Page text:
A cloudless late autumn sky, 19 degrees C and a red Mazda MX-5 two-seater—does it get better?
I have driven a MX-5 every year since the first one bowed in 1989 and it still provides tons of driving enjoyment, as it did the very first time I got behind the wheel.
I can honestly say no car has attracted the attention that little Miata did when it first came out. People would just walk up and gaze at it. Kids would give the thumbs up and I will always remember world-renown automotive artist Ken Dallison saying, “that is a proper sportscar”.
Like the Porsche 911, the Mazda got it right the first time. In fact, besides dropping the name Miata in favour of MX-5, little has changed over the past 23 years.
There is still a small-displacement inline four-cylinder engine mounted longitudinally with rear-drive. When it debuted, the engine was a 116 hp, 1.6-litre. Then it was bumped up to 1.8-litres in 2000 with 140 hp. Today it is 2.0-litres and 167 hp.
Imagine, just 400 cc in more than two decades and this, coupled with the low weight, still gives the MX-5 enough power to have fun but not enough to get yourself in trouble.
And that’s the beauty of it. You can toss it around, enjoy the proverbial wind in your hair all for under 30 grand.
Which brings me to another thing that surprisingly has not changed over the years and that’s the price.
Tested here is a box-stock base GX model with five-speed manual transmission priced at $29,145.
I tested the same car in the year 2000 with the five-speed and it was priced at $27,145. And when you consider the 2013 MX-5 comes standard with expensive items such as traction control, stability control plus front and side airbags, the price comes out just about even.
Now you can add a lot. The GX is the only model with the five-speed manual. The GS and GT have a six-speed manual or an optional six-speed automatic with paddle shifters but that, in my opinion, defeats the purpose.
If you go higher up the Miata feeding chain, there is an optional metal folding top. It is not all that much heavier than the cloth top but, again, it turns the car into a boulevardier.
But the cloth top of the current car has evolved.
Originally, I could sit in the driver’s seat, reach back, and yank the top up with one hand in true sportscar style.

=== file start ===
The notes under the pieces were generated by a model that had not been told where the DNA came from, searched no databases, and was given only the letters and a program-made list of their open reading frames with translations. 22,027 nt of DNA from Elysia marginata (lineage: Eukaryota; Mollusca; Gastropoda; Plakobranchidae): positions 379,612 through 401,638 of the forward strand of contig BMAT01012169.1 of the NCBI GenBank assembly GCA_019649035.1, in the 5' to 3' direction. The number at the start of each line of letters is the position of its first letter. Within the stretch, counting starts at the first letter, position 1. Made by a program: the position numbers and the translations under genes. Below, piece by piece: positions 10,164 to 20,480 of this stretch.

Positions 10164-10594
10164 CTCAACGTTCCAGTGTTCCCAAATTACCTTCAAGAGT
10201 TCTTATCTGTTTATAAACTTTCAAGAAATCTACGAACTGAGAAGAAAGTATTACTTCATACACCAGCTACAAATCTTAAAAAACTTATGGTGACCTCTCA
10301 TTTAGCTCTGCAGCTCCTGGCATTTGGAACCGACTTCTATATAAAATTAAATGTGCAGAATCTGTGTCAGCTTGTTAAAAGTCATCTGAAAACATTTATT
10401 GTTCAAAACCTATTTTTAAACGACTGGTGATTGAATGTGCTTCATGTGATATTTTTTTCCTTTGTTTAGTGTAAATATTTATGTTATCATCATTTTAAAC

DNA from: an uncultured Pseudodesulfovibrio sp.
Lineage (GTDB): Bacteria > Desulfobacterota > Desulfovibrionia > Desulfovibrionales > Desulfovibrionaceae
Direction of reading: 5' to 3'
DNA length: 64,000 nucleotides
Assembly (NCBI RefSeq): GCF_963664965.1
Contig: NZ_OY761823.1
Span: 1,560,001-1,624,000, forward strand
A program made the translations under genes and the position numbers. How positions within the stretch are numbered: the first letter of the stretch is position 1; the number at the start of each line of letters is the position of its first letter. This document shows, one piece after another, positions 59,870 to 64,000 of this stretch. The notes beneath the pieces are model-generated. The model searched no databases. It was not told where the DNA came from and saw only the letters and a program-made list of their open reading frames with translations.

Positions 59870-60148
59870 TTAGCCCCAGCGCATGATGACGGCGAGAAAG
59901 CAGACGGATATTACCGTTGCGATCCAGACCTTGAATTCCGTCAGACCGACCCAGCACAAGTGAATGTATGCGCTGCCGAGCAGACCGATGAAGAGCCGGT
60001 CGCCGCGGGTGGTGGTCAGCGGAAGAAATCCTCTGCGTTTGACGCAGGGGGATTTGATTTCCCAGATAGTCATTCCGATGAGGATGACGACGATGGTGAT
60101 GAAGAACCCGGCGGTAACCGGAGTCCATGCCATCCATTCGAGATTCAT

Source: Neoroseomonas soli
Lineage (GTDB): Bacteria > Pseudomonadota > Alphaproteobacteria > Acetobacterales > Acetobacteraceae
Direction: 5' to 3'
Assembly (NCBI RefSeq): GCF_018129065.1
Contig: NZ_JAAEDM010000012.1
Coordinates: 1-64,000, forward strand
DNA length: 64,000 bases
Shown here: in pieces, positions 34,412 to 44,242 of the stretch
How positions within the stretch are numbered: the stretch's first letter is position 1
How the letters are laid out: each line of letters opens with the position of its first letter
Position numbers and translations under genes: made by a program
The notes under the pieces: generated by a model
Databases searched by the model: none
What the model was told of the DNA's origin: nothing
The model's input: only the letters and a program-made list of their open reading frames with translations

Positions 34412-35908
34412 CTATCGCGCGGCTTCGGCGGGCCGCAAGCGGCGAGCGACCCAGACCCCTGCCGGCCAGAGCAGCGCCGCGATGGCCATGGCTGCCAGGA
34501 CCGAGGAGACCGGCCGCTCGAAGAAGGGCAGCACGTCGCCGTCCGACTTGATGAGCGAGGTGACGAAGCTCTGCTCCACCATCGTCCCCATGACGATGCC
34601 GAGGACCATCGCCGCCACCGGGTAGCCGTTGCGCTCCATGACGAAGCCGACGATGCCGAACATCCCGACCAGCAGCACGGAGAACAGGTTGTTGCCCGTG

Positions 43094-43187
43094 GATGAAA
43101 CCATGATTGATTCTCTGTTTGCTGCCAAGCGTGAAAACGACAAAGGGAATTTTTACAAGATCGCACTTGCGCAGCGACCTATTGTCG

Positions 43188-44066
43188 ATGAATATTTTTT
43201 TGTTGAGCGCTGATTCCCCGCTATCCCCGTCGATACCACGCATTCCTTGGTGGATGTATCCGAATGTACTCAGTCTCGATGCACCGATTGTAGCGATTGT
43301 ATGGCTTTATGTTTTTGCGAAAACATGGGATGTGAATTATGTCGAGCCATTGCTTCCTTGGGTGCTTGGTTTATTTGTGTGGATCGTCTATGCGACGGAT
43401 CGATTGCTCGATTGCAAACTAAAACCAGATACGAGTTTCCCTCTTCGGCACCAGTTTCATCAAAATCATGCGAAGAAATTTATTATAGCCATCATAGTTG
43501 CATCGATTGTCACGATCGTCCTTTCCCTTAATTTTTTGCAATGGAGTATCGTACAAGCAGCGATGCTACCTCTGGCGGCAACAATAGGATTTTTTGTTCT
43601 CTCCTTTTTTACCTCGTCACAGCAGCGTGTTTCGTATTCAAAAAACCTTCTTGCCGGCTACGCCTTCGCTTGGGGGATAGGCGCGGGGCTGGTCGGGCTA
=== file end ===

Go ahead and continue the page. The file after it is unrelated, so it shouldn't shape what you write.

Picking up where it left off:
Now it has glass rear window, not vinyl. The glass rear window has an electric defogger which is far better than the plastic one that would go opaque and tear over time.
But it weighs more so you have to get out and hoist it up into place secured by a hefty central latch.
There is a trunk with 150 litres of cargo volume. You could shoehorn two golf bags if you took the clubs out first, but two-three overnight bags is more like it.
Actually I prefer the five-speed. Over the years and after a lot of Miatas in between, I found the third-fourth gear shift on the six-speed sometimes hard to find the correct slot, particularly on the down shift.
On the down side, as sweet as the five-speed is, the engine is turning over at 3,000 rpm at 100 km/h. In the flow of expressway traffic (120 km/h) it is up around 3,700 rpm. Ergo, if you do a lot of high speed cruising, the six-speed is the way to go.
Even with the five-speed, it still does 0-100 km/h in 8.8 seconds with a top speed of 205 km/h, which is plenty.
After 605.2 km over and through some of the best two-lane highways in the country, I think I’d still stay with the five-speed.
On most of the highways I travelled, the speed limit was 80 km/h so passing is just a snick down into fourth and you’re by.
The overriding sensation of the 2012 MX-5 is its lightness—not just on the controls but the whole car. Part of this is due to the engine being as far back as the engineers could place it. Couple that to the drive being just behind your behind, the mass is well in the centre of the four wheels.
This translates to the nexus of the mass being just about between the seats, letting the driver get maximum directional stability by feeling he/she is at the fulcrum of any turn.
Not only does this make you feel in full control but, with the top down eliminating any blind spots, the little MX-5 just screams “let’s enjoy ourselves”.
Which is exactly what I did. Mindful that it was a perfect fall day and the provincial police were out in force, just rolling along taking in the sights, colours and sounds of that surprisingly quiet 2.0-litre engine made for a memorable day.
I have to confess I love walking up to the MX-5 with the top down and just plunking myself down fighter pilot style.
The steering wheel was and remains perfectly placed with all the information you need contained in the tight instrument package directly in the line of sight.
It is the kind of car you feel a connection with—something impossible with a CUV or hybrid.
As this is being written, Mazda is working in concert with Alfa-Romeo on a new small sportscar probably to replace the MX-5.
Will it be better?
In terms of the latest technology and engineering, undoubtedly.
But will it have the same ability to inspire the emotions?
Mazda MX-0 2012
Body Style: compact roadster
Drive Method: front-engine, rear-wheel-drive
Engine: 2.0-litre, 16-valve, DOHC four-cylinder (167 hp and 140 lb/ft of torque)
Fuel Economy: (Premium recommended) 7.1/9.2L/100 km
Cargo: 150 litres
Tow Rating: Not recommended
Price: $29,145, as tested, $30,400 including optional ($1,195) air conditioning